The effects of cigarette smoking and food consumption on the metabolic rate in adolescent females
Hickox, Kimberly Dawn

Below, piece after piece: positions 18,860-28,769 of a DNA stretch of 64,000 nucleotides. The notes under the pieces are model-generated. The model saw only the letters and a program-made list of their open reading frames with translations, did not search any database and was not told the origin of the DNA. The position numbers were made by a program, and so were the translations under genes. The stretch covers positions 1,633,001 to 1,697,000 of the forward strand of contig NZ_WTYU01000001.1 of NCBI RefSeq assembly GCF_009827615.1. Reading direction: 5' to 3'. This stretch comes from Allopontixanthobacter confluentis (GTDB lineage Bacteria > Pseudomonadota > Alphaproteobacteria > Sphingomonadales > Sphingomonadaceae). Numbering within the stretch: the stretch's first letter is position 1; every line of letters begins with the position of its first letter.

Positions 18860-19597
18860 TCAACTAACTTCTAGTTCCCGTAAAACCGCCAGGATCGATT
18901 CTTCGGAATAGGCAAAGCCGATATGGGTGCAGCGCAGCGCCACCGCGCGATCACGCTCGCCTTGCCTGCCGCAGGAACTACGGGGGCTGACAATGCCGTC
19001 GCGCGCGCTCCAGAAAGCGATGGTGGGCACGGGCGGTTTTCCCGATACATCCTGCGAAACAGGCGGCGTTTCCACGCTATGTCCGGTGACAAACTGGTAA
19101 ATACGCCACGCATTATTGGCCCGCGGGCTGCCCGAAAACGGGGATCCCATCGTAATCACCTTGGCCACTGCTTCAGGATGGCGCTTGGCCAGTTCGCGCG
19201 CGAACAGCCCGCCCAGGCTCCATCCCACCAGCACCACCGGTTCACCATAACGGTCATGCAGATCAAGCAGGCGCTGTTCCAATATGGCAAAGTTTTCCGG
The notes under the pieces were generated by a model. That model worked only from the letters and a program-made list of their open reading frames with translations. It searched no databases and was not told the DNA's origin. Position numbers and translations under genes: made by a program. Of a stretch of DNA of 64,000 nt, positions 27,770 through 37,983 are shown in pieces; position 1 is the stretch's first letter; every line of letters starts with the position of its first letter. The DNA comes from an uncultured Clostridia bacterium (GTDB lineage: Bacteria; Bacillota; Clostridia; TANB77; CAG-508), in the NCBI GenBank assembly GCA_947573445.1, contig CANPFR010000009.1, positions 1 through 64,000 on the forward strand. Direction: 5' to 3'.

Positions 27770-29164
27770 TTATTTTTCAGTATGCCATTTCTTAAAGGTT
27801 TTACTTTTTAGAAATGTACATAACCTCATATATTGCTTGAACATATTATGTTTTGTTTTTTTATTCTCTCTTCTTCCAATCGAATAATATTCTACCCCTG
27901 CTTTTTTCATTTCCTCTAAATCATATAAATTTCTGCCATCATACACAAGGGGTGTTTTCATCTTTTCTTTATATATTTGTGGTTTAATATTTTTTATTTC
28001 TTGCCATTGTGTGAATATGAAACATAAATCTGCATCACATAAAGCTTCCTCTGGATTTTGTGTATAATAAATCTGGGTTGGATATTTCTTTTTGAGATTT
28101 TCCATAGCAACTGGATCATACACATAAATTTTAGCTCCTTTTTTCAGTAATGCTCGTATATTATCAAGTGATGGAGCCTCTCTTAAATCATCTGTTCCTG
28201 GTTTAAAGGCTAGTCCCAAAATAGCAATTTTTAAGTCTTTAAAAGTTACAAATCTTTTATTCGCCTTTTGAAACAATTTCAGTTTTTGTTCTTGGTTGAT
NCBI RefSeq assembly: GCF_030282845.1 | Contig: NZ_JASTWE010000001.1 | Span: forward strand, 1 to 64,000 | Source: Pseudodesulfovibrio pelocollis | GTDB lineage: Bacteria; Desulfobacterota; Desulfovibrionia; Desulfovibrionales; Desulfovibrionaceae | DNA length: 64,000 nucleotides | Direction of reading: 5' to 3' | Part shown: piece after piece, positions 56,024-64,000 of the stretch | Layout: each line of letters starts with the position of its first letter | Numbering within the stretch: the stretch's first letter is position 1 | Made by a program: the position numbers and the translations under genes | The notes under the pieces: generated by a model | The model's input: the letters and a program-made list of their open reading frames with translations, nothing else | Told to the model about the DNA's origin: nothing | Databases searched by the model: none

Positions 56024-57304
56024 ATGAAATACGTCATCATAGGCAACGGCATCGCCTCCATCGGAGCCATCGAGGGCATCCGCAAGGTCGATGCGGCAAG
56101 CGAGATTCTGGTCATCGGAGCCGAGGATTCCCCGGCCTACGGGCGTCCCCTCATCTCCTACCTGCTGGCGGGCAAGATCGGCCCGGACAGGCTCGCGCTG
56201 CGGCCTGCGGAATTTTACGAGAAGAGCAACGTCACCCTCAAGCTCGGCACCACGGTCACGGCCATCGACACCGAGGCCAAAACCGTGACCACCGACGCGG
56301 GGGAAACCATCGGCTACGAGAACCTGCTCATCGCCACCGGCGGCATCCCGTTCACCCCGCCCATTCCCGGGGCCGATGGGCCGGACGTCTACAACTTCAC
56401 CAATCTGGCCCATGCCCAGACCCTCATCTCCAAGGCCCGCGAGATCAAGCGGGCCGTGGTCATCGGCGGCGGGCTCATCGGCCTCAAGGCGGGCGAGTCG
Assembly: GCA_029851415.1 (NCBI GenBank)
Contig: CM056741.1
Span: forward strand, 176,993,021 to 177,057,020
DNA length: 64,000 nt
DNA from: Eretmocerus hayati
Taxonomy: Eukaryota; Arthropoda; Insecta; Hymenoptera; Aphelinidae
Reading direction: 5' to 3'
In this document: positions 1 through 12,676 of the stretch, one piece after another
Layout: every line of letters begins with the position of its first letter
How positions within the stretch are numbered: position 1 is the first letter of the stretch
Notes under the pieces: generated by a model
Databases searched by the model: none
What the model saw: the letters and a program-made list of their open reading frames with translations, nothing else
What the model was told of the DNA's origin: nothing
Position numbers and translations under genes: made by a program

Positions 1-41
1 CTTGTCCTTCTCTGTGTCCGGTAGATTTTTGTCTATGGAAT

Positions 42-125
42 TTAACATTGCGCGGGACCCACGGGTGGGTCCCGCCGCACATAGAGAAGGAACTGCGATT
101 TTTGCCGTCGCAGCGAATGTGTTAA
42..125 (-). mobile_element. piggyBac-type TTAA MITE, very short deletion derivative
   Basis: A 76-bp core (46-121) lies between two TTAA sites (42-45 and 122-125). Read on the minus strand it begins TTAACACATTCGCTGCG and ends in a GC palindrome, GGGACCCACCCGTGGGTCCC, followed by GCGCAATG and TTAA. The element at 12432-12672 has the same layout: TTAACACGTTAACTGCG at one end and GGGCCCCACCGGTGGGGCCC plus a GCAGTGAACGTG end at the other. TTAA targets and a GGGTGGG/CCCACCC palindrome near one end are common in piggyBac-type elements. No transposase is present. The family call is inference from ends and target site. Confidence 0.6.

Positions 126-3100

This study assessed the metabolic effect of cigarette smoking and food intake alone and in combination in a group of habitual young smokers ( 16.78 Â± 0.67 yrs). Nine females were presented, over four non consecutive days, with the following randomized conditions: (1) consumption of a 700 kcal high carbohydrate (CHO) meal (60% CHO, 15% Protein, 25% Fat); (2) inhalation of two cigarettes; (3) inhalation of two cigarettes preceded by the consumption of a 700 kcal high CHO meal (60% CHO, 15% Protein, 25% Fat); (4) no cigarettes nor food consumption. Resting energy expenditure (REE) was measured by indirect open-circuit calorimetry prior to the treatment, immediately following each intervention, and for four consecutive hours thereafter. The results showed that the individual and combined effects of cigarette smoking and food consumption significantly increased (p < 0.05) REE above pre-treatment, and remained elevated across the five post-treatment time periods. For the no smoking/no food condition, REE did not increase from baseline and showed little change across the five post-treatment time periods, indicating minimal diurnal variation in REE for this control condition. No significant difference in REE existed among the conditions of smoking, food consumption, and food consumption/smoking at any time period. The findings from this investigation showed that the two thermogenic stimuli of smoking and eating (alone and in combination) increase the resting energy expenditure in a group of young female smokers. These increases in energy expenditure were larger in magnitude than was observed in previous studies conducted with the adult population, therefore it was suggested that the metabolic responses of adolescent females to thermogenic stimuli may be heightened when compared to adults. It was also suggested that cigarette smoking may increase the duration of the thermic effect of food (TEF).